Looking to work on interesting Scala projects.

bmoresbest55 3 days ago 0 replies      
Baltimore, MD; Remote/Local/Relocation; Full Time/ Contract/ Part Time

Stack: Java, Python, C, SQL, C#, C++, JS (Best to least best)

Resume: https://drive.google.com/file/d/0B4WRtlCUnFszVWtzMFZDZF9Hb1U...

Contact: joshwiegand55@gmail.com (also see Resume)

Recent college graduate of 2013. Looking for work anywhere between Washington, DC and New York. I have a couple projects that keep me busy(https://github.com/jrwiegand) while I am currently interviewing for positions in almost any IT/Programmer/Hacker/ something-with-computers-involved field. I am looking for any place that is full of good people that want to do awesome things.

abimaelmartell 3 days ago 0 replies      
Mxico, Remote | Full Time

Stack: Rails, PHP, Python, C, Backbone, Node.JS

Resume: http://mx.linkedin.com/in/abimaelmartell

Contact: me at my username .com or through linkedin

Im looking for a stable job as Full-Stack web developer or Backend. You can see my coding standars in my github projects -> https://github.com/abimaelmartell

agentx3r 3 days ago 0 replies      
Toronto, Canada | Local/Remote/Relocation | Full time

Proficiencies: C++ (Linux), Java (Android/Linux/Windows), Embedded C/C++ (Atmel AVR, Arduino), MATLAB/Octave, ROS, Electromechanical design/integration, Industrial design (Solidworks)

Resume: http://www.bovbel.com/resume.pdf, http://www.linkedin.com/pub/paul-bovbel/32/630/494

Github: https://github.com/paulbovbel

Contact: paul.bovbel@utoronto.ca

Currently doing robotics research. Looking for work in software/robotics/automation. Have authorization to work in Canada and US, open to relocation just about anywhere.

thiagoperes 3 days ago 0 replies      
Rio de Janeiro, Remote or Relocation, Full Time - Looking for positions in US / Europe / Australia

Stack: Objective-C, Node, JS, Android

Resume: http://br.linkedin.com/pub/thiago-peres/24/1a8/6b0/

Contact: thiago.peres [at] icloud.com

I'm a Software Engineer, Entrepreneur, Interaction Designer and more recently Product Manager with over 5 years of experience in mobile development, focusing on the iOS & Android platforms. I'm looking for product manegement positions and I wanna move to the US.

I have strong skills in leading efforts to see product designs from conception to completion.

I'm currently responsible for the mobile division of the biggest ecommerce in latin america, making apps and mobile websites used by millions.

davee 3 days ago 0 replies      
Melbourne, Australia, Local | Remote, Full time | contract | part time

Stack: C, C++, Java

Contact: erceg.david@gmail.com

I'm looking to pick up some contract work, though I'm open to the possibility of full time. I have experience developing for Android, and I've also written desktop software for Windows.

Brabon 3 days ago 1 reply      
Oregon; Remote, Relocate Anywhere; Full-Time

Stack: Java(Android, Salesforce, Junit, Selenium) Python, C, C++, HTML/CSS, Git

Resume: https://www.dropbox.com/s/smz2xoeofhdekx6/resume.pdf

Contact: vanrysss@onid.oregonstate.edu

Ex .mil graduating with a degree in Economics. One year's development experience dealing mainly with Java. I'd prefer to do something mobile or web front-end related. Currently picking up Objective-C, and JS. Fluent in Dutch/Flemish.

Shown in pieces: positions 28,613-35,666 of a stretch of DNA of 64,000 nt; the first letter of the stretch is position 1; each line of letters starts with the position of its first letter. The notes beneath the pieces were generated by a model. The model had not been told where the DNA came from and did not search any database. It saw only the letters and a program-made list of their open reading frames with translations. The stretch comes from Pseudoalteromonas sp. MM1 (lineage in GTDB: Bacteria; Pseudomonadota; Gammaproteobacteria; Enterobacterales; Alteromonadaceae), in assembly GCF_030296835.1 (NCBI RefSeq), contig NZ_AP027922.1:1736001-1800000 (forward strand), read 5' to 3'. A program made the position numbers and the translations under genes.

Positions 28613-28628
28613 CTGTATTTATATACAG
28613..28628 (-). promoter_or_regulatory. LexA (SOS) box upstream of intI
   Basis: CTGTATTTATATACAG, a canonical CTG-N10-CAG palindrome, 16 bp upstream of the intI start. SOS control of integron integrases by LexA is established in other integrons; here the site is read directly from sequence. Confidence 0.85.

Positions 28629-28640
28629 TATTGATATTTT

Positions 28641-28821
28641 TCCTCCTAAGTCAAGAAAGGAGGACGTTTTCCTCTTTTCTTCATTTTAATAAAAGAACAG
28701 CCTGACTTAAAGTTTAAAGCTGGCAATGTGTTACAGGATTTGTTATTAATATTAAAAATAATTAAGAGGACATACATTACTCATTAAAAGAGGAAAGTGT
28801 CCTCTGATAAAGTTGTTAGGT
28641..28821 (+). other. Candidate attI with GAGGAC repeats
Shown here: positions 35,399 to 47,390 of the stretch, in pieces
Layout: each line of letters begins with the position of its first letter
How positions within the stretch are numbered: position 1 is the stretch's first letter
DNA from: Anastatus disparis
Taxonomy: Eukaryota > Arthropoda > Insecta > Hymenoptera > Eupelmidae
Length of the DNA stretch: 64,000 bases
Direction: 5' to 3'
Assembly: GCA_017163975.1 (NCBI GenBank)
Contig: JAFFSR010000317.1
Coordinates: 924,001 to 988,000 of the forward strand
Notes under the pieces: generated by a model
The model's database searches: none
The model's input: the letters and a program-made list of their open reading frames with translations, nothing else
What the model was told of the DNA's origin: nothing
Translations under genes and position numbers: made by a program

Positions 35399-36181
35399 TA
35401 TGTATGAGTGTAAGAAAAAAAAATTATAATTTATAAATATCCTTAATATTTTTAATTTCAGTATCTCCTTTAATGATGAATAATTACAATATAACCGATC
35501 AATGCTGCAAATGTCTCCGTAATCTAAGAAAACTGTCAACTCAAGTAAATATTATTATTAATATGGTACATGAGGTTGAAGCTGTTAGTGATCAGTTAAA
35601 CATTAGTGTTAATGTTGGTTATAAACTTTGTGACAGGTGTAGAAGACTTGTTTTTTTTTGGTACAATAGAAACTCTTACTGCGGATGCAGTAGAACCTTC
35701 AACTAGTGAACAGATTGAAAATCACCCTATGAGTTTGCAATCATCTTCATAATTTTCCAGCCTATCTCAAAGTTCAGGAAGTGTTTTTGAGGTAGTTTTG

I have an Android project in "the second 90%" that you can check out here, excuse the mess while I refactor some stuff. https://github.com/Brabon/MACSv1.0

marksbrown 3 days ago 0 replies      

  Location : London, UK, Local, Full Time  Stack: Python, C++  Resume: http://www.markbrown.io/cv  Contact: contact@markbrown.io
I will be finishing my PhD, Friday 26th September 2014(!) in improving the timing performance of scintillator detectors[1]. My work is primarily simulation and experimentation. I'm interested in building and improving open science[2] and improving my domain knowledge of statistics and Python. I love interesting problems with real world applications and I hope to find a job outside of academia doing so.

[1] http://www.markbrown.io/research

[2] http://www.authorea.com/3692

danielweber 3 days ago 0 replies      
Charlotte. Can do remote work and some travel, with eventual relocation possible. Full time or good contract.

Long term software developer and security generalist. Want to do application security.

Contact information in my profile. Very willing to do work samples.

lgp171188 3 days ago 0 replies      
Guruprasad, Bengaluru, IndiaSkills/Experienced in: Debian, Python, Django, C++, Storage (particularly HP P6000 Command View management software)Code: https://github.com/lgp171188, https://bitbucket.org/guruprasadTwitter: @LGuruprasadWebsite: http://www.lguruprasad.in/Prefer remote/relocation opportunities for full-time jobs. Resume: https://docs.google.com/file/d/0By4tOruhioffYk8ySEdweTZEdWc/...
spike021 3 days ago 1 reply      
San Francisco Bay Area. Looking for a summer internship.

Stack: iOS, Objective-C, Python, Java, HTML, JQuery, git

Resume: https://app.box.com/s/eejahi2bhizztjy2ghkm

Contact: in attached resume

I'm a third year student at San Jose State University studying Computer Science. I have experience doing front-end web development and iOS development and using Python for side projects. I'm really open to doing just about anything. Ideally I would prefer to work with awesome people, hack on interesting and impactful projects, and pick up new skills that are overlooked in school. Anything I do not know coming into an internship I will make sure to learn quickly and hit the ground running.